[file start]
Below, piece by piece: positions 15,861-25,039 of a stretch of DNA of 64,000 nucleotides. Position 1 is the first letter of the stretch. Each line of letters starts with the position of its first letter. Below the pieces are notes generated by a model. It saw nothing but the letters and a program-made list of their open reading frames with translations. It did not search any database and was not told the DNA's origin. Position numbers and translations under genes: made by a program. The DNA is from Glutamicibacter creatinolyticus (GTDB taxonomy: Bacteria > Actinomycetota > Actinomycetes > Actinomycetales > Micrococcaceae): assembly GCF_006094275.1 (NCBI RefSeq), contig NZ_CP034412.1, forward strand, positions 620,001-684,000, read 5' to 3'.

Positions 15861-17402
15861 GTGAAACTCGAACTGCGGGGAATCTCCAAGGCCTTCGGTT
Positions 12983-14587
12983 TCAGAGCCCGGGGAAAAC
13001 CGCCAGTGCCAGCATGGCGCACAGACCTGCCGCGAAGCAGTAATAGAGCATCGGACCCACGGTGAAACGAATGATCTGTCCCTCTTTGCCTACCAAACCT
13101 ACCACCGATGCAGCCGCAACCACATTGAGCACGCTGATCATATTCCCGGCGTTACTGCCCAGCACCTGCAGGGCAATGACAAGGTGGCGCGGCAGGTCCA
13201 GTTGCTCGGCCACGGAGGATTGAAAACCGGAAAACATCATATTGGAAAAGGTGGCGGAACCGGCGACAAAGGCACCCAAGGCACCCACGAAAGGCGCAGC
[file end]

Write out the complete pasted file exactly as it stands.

Below, piece by piece: positions 15,861-25,039 of a stretch of DNA of 64,000 nucleotides. Position 1 is the first letter of the stretch. Each line of letters starts with the position of its first letter. Below the pieces are notes generated by a model. It saw nothing but the letters and a program-made list of their open reading frames with translations. It did not search any database and was not told the DNA's origin. Position numbers and translations under genes: made by a program. The DNA is from Glutamicibacter creatinolyticus (GTDB taxonomy: Bacteria > Actinomycetota > Actinomycetes > Actinomycetales > Micrococcaceae): assembly GCF_006094275.1 (NCBI RefSeq), contig NZ_CP034412.1, forward strand, positions 620,001-684,000, read 5' to 3'.

Positions 15861-17402
15861 GTGAAACTCGAACTGCGGGGAATCTCCAAGGCCTTCGGTT
Positions 12983-14587
12983 TCAGAGCCCGGGGAAAAC
13001 CGCCAGTGCCAGCATGGCGCACAGACCTGCCGCGAAGCAGTAATAGAGCATCGGACCCACGGTGAAACGAATGATCTGTCCCTCTTTGCCTACCAAACCT
13101 ACCACCGATGCAGCCGCAACCACATTGAGCACGCTGATCATATTCCCGGCGTTACTGCCCAGCACCTGCAGGGCAATGACAAGGTGGCGCGGCAGGTCCA
13201 GTTGCTCGGCCACGGAGGATTGAAAACCGGAAAACATCATATTGGAAAAGGTGGCGGAACCGGCGACAAAGGCACCCAAGGCACCCACGAAAGGCGCAGC